There have been worse days in the Trump White House, many of them in fact, but for pure, 200-proof cringe-inducement, nothing takes the cake for me like Trump’s interruption of an event honoring these patriotic nonagenarians to obtrude upon them his fatuous “Pocahontas” story — on the theory, I guess, that, hey, they’re Injuns, Pocahontas was an Injun, makes sense, don’t it?

    • rickflick
      Posted August 14, 2019 at 9:02 am | Permalink

      I enjoy hearing Trump use the term “heart” and “love”. It can’t help but remind (almost) everyone about his total insincerity and narcissism.

  2. merilee
    Posted August 14, 2019 at 8:24 am | Permalink

    Make sure to click through to the Gary Larson wolf one.

    • Saul Sorrell-Till
      Posted August 14, 2019 at 10:21 am | Permalink

      The tweet itself has some very funny stuff beneath it too. The Larson cartoon of the cat putting money in the mouse dispenser is sublime.

      • merilee
        Posted August 14, 2019 at 11:59 am | Permalink

        Yeah I loved the mouse dispenser! Love virtually everything Larson.
        (Bummer of a birthmark, Hal.)

  3. another fred
    Posted August 14, 2019 at 8:37 am | Permalink

    My favorite “Far Side” shows an image of hell with three doors marked “Murderers”, “Rapists”, and “People who drive slow in the left lane”.

    • merilee
      Posted August 14, 2019 at 11:24 am | Permalink

      ❗️
      That and the boneless chicken ranch

    • merilee
      Posted August 14, 2019 at 11:24 am | Permalink

      ❗️
      That and the boneless chicken ranch

  4. rickflick
    Posted August 14, 2019 at 8:53 am | Permalink

    I heard a presentation on dams and salmon in the Northwest recently. The dams on the Columbia and Snake rivers were discussed and apparently the salmon are not doing too well. There numbers are reduced dramatically since dams were built. In fact, the governments involved have spent something like $15 billion on various schemes to help the salmon. One of the simplest solutions would be to remove the two main dams blocking the fish’s migration. Dams which have outlived their usefulness. But people have been stuck in bureaucratic inertia and have not done it yet.

  5. Posted August 14, 2019 at 8:58 am | Permalink

    I recently re-watched The Rocky Horror P. S., and it did not work for me. But I think it is an age thing.
    But the entrance of Frankenfurter & his opening song is still by far really terrific. Just see that part, which I expect is on YouTube.

    • Saul Sorrell-Till
      Posted August 14, 2019 at 10:17 am | Permalink

      Kangaroos hopping through the snow – looks like a scene from the apocalypse.

      • Saul Sorrell-Till
        Posted August 14, 2019 at 10:22 am | Permalink

        *that was meant to be a standalone post, apologies.

  6. Posted August 14, 2019 at 10:19 am | Permalink

    The flashing neon zombie snail controlled by a parasitic worm is the creepiest thing I have seen in many years.

    • infiniteimprobabilit
      Posted August 15, 2019 at 10:18 am | Permalink

      That is truly horrific. Along with parasitic wasp larvae.

      Just another in the long list of entries that demonstrate that any Creator God must be an ingenious sadist of horrific proportions.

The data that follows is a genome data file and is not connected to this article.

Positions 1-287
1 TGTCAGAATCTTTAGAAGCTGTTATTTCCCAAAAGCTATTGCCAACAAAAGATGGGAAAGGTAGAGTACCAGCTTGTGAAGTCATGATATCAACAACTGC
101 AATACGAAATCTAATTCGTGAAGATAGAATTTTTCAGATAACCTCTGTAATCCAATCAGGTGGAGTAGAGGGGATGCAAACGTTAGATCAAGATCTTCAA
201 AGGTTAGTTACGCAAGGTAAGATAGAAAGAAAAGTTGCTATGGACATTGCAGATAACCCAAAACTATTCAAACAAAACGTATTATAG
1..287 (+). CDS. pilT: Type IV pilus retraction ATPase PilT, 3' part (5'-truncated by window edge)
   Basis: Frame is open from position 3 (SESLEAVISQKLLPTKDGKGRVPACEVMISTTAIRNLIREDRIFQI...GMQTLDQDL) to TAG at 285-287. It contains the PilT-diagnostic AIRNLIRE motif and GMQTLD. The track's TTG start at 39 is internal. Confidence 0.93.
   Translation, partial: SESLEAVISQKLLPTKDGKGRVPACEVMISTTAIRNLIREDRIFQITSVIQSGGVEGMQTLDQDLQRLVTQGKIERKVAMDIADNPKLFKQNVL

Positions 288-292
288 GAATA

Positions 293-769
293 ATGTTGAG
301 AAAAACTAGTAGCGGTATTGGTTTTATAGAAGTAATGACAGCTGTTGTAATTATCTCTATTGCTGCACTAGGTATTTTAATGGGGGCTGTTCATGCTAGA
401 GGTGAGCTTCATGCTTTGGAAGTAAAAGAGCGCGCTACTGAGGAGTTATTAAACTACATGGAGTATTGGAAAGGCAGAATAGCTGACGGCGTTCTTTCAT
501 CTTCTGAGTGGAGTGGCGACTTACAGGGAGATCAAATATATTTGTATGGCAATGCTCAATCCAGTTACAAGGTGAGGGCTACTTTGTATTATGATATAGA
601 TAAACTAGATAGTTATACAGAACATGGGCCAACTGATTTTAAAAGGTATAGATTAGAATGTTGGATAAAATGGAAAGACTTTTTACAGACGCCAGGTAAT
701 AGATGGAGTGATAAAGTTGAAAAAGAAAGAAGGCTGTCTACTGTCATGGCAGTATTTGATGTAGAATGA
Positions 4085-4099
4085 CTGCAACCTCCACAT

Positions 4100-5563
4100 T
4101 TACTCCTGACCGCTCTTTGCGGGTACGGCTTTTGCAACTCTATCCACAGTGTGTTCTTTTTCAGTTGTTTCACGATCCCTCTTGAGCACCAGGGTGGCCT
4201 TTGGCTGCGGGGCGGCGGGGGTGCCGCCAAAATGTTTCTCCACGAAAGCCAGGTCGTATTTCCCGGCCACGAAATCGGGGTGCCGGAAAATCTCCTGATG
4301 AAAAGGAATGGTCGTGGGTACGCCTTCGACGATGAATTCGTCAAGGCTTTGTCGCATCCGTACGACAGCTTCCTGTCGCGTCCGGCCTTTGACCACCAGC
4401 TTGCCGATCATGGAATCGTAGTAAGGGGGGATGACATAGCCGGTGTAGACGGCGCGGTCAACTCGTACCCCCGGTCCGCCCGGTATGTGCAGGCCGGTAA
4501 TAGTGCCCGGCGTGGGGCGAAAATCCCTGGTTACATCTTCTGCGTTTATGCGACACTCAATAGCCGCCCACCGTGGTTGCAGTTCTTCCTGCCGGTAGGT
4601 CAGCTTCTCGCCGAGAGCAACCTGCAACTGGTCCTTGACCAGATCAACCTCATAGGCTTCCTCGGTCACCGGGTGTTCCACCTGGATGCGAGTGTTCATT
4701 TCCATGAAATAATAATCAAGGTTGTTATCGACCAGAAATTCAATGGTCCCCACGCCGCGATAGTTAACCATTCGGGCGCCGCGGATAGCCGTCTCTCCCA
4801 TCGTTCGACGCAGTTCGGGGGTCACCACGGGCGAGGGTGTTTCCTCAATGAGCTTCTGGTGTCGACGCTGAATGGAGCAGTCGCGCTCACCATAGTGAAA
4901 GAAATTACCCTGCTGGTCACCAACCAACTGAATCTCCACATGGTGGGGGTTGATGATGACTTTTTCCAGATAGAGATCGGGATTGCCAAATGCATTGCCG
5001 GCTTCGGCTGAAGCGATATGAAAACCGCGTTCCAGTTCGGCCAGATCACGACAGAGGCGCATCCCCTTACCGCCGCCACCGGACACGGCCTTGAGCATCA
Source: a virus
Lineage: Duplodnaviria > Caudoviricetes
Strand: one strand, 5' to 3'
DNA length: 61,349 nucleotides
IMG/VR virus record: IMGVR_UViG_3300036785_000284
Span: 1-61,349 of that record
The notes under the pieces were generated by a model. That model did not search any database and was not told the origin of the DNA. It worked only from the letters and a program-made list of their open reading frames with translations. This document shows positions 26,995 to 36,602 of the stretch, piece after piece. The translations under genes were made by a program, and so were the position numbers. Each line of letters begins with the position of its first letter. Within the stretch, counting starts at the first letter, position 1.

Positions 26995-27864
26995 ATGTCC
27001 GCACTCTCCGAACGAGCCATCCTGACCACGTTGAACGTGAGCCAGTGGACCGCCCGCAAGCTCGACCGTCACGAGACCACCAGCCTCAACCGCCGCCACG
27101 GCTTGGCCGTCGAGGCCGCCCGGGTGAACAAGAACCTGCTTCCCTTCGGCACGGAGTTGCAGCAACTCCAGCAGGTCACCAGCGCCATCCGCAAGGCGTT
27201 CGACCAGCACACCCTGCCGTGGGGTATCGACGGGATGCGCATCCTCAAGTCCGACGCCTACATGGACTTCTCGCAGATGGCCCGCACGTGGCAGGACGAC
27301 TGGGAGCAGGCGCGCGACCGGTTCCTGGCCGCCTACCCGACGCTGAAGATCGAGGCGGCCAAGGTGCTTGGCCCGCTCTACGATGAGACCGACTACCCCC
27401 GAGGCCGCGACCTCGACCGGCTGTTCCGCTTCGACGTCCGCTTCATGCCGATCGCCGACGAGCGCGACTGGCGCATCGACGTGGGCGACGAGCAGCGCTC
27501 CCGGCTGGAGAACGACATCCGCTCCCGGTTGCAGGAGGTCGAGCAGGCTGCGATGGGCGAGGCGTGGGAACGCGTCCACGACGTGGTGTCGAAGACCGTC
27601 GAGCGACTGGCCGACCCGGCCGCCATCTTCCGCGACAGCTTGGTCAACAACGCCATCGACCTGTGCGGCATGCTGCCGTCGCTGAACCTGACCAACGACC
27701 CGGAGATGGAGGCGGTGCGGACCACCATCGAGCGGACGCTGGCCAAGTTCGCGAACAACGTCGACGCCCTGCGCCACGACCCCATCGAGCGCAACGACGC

But hey, maybe we could teach snails to write so they could compose touching letters to their parasites, Marianne Williamson style.

      cr

  7. Graham Head
    Posted August 14, 2019 at 10:24 am | Permalink

    Dinesh D’Souza thinks that Kangaroos in the snow disproves global warming.

  8. Saul Sorrell-Till
    Posted August 14, 2019 at 10:24 am | Permalink

    The salmon-transporter is like something Elon Musk’s less-business-savvy younger brother would have come up with. It’s fantastic though – Futurama for fish.

  9. Otternaut
    Posted August 14, 2019 at 11:38 am | Permalink

    So PPC(E) will be visiting the Falkland Islands this November, pray tell why? Did you lose a bet?
    No, seriously this made me wonder that if Darwin had stationed on the Falklands rather than the Galapagos, would he have been likely to made similar observations of nature to develop his thoughts on speciation and evolution? Do similar lessons exist(ed) on the Falklands?

    • Dave
      Posted August 14, 2019 at 1:11 pm | Permalink

      He did visit the Falklands. That area was very much on the Beagle’s itinerary, since the main task of the cruise was to chart the coasts of southern South America. While on the islands Darwin made some of the few scientific observations of the behaviour of the Falkland Islands fox, along with the correct prediction that it would soon be exterminated by the island’s sheep farmers.

  10. Posted August 14, 2019 at 11:59 am | Permalink

    I’ve read about the “write a letter to your disease” thing. But *Darth Vader*??

    • infiniteimprobabilit
      Posted August 15, 2019 at 10:21 am | Permalink

      My disease would only need a very limited vocabulary to decipher my missives. About four letters would do it. 😉

      cr

  11. darrelle
    Posted August 14, 2019 at 12:49 pm | Permalink

    Snow Kangaroos? They look like Tauntauns to me.

  12. Michael Waterhouse
    Posted August 14, 2019 at 10:16 pm | Permalink

    I wonder where the Kangaroos were filmed.

    I live ina place with a lot of Kangaroos, I have one resting in my backyard now and we have just had two days of snow.

    That’s about all we get each year, but the paddocks kind of look familiar, but paddocks are paddocks so it could be anywhere.
    Although snow is fairly rare in Aus.

    The Kangaroo in my backyard at the moment is really big.
    He did something the other day that I never have seen, in the real or in pictures.
    He stood up high, then went higher again, right onto his tiptoes, stretching way way up.
    A kangaroo on tiptoes!? He seemed about 7 feet high.
    It turned out that there was a lady Kangaroo nearby, hidden by my shed and he was showing off.